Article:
·        Sources involving microgram or larger amounts of polonium-210 are very difficult to safely handle because of their high radioactivity per unit mass.  Specialized equipment and strict handling procedures are required for safe handling.

 

Polonium-210 Deposition, Uptake, and Distribution in Humans

 

Polonium-210:

 

·        Is contained throughout our bodies in small, essentially harmless amounts due to ingestion and inhalation exposure to naturally occurring sources and is eliminated via urinary and fecal excretion and via sweating.

·        Can occur in large concentrations in the liver, spleen, bone marrow, thymus, lymph nodes, and other sites (including the gastrointestinal tract, testes, and skin) after lethal ingestion or inhalation intakes.

·        Concentrations in human tissues due to natural sources generally amount to < 0.050 picocurie/g for bone and soft tissue.  For hair, the corresponding concentrations are < 0.1 picocurie/g, suggesting that body hair follicles may be an important excretion route in addition to the fecal and urinary routes.

·        Appears in the blood shortly after exposure via inhalation, ingestion, skin absorption, or through a wound.

·        Is quickly but not totally excreted from the body after entering the blood.

·        Its retention halftime in the body (i.e., biological half-life) is much shorter than its 138-day physical half-life.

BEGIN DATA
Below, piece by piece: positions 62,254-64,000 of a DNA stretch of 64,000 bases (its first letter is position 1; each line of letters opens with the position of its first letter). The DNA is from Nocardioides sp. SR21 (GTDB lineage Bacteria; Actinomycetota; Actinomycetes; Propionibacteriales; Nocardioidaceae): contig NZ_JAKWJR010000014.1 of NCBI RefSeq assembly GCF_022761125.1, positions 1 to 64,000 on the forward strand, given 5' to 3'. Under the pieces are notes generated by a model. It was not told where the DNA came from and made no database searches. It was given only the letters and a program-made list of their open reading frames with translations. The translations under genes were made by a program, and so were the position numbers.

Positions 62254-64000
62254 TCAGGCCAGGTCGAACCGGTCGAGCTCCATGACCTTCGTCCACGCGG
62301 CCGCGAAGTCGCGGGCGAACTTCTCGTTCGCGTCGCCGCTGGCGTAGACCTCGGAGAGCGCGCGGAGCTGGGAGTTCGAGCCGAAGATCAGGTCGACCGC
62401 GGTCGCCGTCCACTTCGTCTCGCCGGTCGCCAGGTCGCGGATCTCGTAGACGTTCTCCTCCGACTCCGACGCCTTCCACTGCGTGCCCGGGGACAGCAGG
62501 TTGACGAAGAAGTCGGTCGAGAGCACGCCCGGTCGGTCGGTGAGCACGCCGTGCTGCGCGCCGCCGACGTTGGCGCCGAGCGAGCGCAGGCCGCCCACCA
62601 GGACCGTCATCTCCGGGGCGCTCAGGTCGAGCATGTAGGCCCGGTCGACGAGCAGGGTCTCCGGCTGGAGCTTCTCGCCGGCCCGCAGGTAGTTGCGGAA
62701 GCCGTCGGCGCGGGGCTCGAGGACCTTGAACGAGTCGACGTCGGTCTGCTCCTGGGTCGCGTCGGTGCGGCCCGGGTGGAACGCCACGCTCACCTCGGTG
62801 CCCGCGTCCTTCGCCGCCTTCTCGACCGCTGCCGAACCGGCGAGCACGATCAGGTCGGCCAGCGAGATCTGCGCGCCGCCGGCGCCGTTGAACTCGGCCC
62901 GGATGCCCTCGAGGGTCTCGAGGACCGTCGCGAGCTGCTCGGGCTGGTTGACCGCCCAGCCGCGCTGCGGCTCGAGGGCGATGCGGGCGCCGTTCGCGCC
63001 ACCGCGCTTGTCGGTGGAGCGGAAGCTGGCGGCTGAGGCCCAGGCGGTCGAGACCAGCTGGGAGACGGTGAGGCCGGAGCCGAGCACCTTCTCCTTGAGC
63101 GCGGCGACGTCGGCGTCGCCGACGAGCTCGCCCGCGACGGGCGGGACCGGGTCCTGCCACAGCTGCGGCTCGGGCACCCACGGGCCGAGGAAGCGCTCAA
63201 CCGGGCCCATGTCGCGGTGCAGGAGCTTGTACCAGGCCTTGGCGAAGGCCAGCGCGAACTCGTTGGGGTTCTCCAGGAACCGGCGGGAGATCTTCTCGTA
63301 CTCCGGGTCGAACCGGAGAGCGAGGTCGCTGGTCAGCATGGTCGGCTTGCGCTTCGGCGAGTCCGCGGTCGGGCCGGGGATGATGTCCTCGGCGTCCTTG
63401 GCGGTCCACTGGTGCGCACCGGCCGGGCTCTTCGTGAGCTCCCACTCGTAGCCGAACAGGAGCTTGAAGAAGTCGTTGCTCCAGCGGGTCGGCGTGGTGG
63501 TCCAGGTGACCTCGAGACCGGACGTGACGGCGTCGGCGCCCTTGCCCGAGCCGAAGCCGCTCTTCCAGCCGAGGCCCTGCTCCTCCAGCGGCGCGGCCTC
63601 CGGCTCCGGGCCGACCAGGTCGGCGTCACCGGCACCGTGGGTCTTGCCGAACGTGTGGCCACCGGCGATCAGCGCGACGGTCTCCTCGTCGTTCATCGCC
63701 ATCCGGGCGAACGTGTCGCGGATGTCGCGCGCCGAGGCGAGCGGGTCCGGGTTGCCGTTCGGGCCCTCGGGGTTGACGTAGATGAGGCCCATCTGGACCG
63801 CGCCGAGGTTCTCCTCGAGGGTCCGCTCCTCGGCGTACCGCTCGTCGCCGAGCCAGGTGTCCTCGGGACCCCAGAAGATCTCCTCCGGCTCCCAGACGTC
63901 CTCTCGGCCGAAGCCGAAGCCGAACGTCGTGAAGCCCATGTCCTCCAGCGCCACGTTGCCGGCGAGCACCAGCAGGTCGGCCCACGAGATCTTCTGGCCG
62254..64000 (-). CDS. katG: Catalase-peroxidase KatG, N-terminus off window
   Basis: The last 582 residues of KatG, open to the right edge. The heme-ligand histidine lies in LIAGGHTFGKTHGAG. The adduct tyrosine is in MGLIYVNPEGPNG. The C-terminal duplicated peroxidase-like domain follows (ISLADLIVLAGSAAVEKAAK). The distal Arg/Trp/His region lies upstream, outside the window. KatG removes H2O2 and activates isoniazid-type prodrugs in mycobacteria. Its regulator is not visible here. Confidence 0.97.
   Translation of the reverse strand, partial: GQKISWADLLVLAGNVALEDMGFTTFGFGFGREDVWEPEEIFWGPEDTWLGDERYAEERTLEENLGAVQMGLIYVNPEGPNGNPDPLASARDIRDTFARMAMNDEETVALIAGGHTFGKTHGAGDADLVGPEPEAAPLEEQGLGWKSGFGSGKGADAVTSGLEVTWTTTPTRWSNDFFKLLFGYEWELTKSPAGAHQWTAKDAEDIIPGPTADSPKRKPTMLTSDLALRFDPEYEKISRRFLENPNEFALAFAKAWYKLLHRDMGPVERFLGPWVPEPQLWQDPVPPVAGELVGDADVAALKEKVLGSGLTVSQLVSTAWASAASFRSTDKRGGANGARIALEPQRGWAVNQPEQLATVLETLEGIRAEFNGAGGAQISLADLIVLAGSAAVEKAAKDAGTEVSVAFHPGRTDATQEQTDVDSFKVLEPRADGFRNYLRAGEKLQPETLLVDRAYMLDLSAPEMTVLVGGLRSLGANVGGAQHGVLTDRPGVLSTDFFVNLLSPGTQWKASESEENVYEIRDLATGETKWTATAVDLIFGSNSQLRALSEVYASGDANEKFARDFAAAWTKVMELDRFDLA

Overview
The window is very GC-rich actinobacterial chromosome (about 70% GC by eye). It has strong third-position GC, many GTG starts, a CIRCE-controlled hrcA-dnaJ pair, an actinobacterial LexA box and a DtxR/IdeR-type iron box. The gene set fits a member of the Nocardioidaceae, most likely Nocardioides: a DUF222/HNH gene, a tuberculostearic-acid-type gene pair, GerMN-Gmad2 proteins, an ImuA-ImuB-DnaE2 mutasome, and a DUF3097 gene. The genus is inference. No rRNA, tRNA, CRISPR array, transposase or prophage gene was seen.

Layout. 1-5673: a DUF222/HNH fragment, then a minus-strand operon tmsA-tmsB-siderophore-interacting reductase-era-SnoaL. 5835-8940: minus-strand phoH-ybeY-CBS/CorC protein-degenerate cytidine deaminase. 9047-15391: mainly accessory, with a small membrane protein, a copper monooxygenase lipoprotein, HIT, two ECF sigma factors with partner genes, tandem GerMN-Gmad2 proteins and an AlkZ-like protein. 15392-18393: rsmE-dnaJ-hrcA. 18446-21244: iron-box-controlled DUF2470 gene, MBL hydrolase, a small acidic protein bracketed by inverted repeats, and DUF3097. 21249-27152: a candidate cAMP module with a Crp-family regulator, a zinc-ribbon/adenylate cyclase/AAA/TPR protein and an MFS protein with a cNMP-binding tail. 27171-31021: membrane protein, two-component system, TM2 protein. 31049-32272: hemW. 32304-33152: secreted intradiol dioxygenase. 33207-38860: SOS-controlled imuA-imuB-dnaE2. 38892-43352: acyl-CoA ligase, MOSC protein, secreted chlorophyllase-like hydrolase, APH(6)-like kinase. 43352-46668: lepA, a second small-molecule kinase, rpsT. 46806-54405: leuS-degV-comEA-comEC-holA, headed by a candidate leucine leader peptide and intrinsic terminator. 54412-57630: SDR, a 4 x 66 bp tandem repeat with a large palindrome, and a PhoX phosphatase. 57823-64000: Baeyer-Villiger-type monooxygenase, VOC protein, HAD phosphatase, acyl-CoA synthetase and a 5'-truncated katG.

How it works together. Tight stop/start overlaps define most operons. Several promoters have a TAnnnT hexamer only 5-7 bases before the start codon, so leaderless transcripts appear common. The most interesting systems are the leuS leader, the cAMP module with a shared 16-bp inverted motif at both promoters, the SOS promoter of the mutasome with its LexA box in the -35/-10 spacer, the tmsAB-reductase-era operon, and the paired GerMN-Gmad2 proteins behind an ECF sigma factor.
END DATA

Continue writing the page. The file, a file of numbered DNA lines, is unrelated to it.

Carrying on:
·        When taken into the body in large amounts (based on radioactivity), the material should be easily detectable in excreta by experts who know how to look for alpha radiation sources.  However, using detection methods intended for gamma rays may lead to missing its presence.

·        Gastrointestinal uptake into the blood depends on polonium-210’s physical and chemical characteristics—polonium-210 has a great propensity to form colloids (aggregates larger than ordinary molecules but not visible to the unaided eye). 

·        Uptake via the gastrointestinal tract into blood is currently estimated to be about 10% of the deposited amount.

·        When inhaled in an insoluble or soluble form would be expected to be eliminated from the lung with an effective half-time of < 50 days.

·        Aggregates when inhaled are likely to break up over time because of high-specific activity, thereby enabling additional absorption into the blood.

·        Colloids being solublized by macrophages and/or lymphatic elements after inhalation exposure have a significant influence on the clearance and redistribution of the polonium-210.

·        Systemic uptake after inhalation can also occur because of its transport up the mucociliary escalator, resulting in polonium-210 being swallowed, then entering the gastrointestinal tract and being absorbed into the blood.

·        Is slowly absorbed into blood after deposition on the surface of the skin.  The rate of absorption depends on the solubility of the polonium-210 source.

·        Alpha radiation doses are larger for children than for adults for a given amount of radioactivity that enters the blood because of the smaller body masses for children.

·        Alpha radiation doses to the kidney, spleen, liver, bone marrow, lymph nodes, thymus, skin, and other organs can be substantial when large amounts of radioactivity enter the blood.  Large radiation doses to the respiratory tract can also occur in cases of inhalation exposure.

·        Quantities entering the blood represent the systemic burdens and can have units such as picocuries/kg-body-mass (picocuries per kilogram of body mass).

 

Polonium-210 Toxicity to Humans

 

Polonium-210: